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The 9 Temperamental Traits

What is temperament?

Temperament is a set of traits that helps determine your child’s personality, and in turn their behavior. These traits are inherent from birth, and will most likely remain through adulthood.

These characteristics help explain why a child likes to be cuddled, or is constantly moving.

Learning about temperament helps parents understand why their children react to certain situations and avoid difficulties.

Temperament Traits

These traits were developed through careful research compiled and conducted by Doctors Chess and Thomas.

Activity Level: is how active your child is most of the time.

  • Is your infant always wiggling?
  • Does he move even when he’s feeding?
  • Is your baby content to sit and watch?
  • Can your child sit still? Is your child a bundle of energy?
  • Or, does she prefer to sit and participate in quiet activities?

Distractibility: refers to how easily outside influences can distract your child. It is determined by how well your child concentrates on an activity they are not particularly interested in.

  • Is your baby easily distracted by sounds while feeding?
  • Does your infant easily adjust when offered an alternate activity?
  • Does your child become easily sidetracked when given directions?

Intensity: is in reference to a child’s energy response, whether positive or negative.

  • Does your infant respond loudly and strongly to everything?
  • Is your child dramatic and shows strong emotions?
  • Or does your child just get quiet when upset?

Regularity: refers to a child’s biological clock that determines things like appetite and sleep.

  • Does your child get hungry or tired at predictable times?
  • Or do you never know when your child will be hungry or decide to sleep?

Sensory Threshold: related to how sensitive your child is to physical sensations. It is determined by your child’s response to stimulation of things like sound, taste, touch, and temperature.

  • Does your child react positively or negatively to certain sounds?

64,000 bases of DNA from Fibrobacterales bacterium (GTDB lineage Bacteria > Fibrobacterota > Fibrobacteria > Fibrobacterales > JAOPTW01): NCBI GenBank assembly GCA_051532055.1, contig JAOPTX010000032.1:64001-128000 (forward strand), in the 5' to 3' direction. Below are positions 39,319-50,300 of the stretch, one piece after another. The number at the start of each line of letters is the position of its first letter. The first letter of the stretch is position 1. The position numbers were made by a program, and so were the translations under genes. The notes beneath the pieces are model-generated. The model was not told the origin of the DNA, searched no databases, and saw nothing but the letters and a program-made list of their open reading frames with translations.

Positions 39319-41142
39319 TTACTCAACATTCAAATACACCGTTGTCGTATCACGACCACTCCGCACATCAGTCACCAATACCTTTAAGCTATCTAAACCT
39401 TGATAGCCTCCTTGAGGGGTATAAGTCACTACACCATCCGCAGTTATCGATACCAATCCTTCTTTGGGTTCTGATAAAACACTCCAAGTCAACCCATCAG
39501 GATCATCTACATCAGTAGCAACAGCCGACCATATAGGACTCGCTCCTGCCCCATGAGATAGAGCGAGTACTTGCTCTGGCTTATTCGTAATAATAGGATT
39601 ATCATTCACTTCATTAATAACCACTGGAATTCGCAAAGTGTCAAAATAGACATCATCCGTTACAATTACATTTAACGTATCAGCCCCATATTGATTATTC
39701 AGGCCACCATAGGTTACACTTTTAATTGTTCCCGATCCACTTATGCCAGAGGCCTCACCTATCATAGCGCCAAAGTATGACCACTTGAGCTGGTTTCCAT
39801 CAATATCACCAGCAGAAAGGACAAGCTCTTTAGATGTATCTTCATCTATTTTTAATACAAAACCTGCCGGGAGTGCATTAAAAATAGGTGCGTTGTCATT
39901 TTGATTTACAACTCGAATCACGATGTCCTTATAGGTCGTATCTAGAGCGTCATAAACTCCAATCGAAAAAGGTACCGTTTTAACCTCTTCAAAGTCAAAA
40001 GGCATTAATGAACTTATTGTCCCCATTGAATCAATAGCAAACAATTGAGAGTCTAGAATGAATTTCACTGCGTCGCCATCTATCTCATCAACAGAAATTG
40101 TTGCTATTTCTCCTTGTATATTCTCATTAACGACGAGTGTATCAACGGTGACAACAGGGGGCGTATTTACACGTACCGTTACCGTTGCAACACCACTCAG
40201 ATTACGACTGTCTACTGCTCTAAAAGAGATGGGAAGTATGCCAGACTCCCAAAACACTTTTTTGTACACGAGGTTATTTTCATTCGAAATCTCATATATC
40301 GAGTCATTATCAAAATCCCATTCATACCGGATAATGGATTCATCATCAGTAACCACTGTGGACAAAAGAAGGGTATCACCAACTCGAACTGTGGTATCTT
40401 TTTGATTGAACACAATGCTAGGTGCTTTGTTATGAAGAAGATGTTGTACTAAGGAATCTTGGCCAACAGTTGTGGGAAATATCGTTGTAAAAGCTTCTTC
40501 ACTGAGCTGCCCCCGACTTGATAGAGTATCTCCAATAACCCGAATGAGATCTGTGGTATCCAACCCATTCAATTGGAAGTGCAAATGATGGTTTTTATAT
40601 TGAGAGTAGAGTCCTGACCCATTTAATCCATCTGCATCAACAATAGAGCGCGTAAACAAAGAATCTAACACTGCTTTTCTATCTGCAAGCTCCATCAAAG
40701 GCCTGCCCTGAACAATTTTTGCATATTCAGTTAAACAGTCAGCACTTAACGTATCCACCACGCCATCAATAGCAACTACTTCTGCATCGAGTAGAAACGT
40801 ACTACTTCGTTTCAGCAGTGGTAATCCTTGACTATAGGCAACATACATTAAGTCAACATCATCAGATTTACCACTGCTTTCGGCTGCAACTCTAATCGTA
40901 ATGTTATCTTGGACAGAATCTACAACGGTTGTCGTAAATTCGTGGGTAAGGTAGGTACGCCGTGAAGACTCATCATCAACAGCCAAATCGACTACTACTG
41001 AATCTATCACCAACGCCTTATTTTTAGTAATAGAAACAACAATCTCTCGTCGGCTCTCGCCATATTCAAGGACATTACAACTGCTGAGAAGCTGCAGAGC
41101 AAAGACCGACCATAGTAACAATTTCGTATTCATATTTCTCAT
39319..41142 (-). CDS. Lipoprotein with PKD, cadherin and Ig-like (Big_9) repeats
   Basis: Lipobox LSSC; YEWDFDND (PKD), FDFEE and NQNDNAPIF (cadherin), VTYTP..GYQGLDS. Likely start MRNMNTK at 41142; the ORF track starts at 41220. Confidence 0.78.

• Does your infant startle easily?
  • Is your child a picky eater or will he eat anything?
  • Does your child like certain types of clothing?

Approach/Withdrawal: explains your child’s usual response to strangers or new situations.

  • Does your child eagerly approach new situations?
  • Does your infant love everyone or is she terrified of strangers?
  • Do new people terrify your child?

Adaptability: relates to how easily your child can adapt to changes in their lives.

  • Does your child have a hard time with changes in routine?
  • Does she take a long time to adjust to new situations?
  • Is it easy for your child to transition from activity to activity?

Persistence: is how long a child will continue to work on an activity even when it is difficult.

  • Does your child quickly move on when the activity is difficult?
  • Does he react strongly when interrupted?
  • Is she able to wait to have her needs met?

Mood: is how the child reacts to the world, whether in a primarily positive or negative way.

  • Does your child focus on the positive?
  • Is she generally happy?
  • Or does he focus on the negative?
  • Is your child usually serious?

Look for upcoming blogs on determining if your child has an easy or difficult temperatment and nurturing your child’s temperament.

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About Teresa McEntire

Teresa McEntire grew up in Utah the oldest of four children. She currently lives in Kuna, Idaho, near Boise. She and her husband Gene have been married for almost ten years. She has three children Tyler, age six, Alysta, four, and Kelsey, two. She is a stay-at-home mom who loves to scrapbook, read, and of course write. Spending time with her family, including extended family, is a priority. She is a member of the Church of Jesus Christ of Latter Day Saints and currently works with the young women. Teresa has a degree in Elementary Education from Utah State University and taught 6th grade before her son was born. She also ran an own in-home daycare for three years. She currently writes educational materials as well as blogs for Families.com. Although her formal education consisted of a variety of child development classes she has found that nothing teaches you better than the real thing. She is constantly learning as her children grow and enjoys sharing that knowledge with her readers.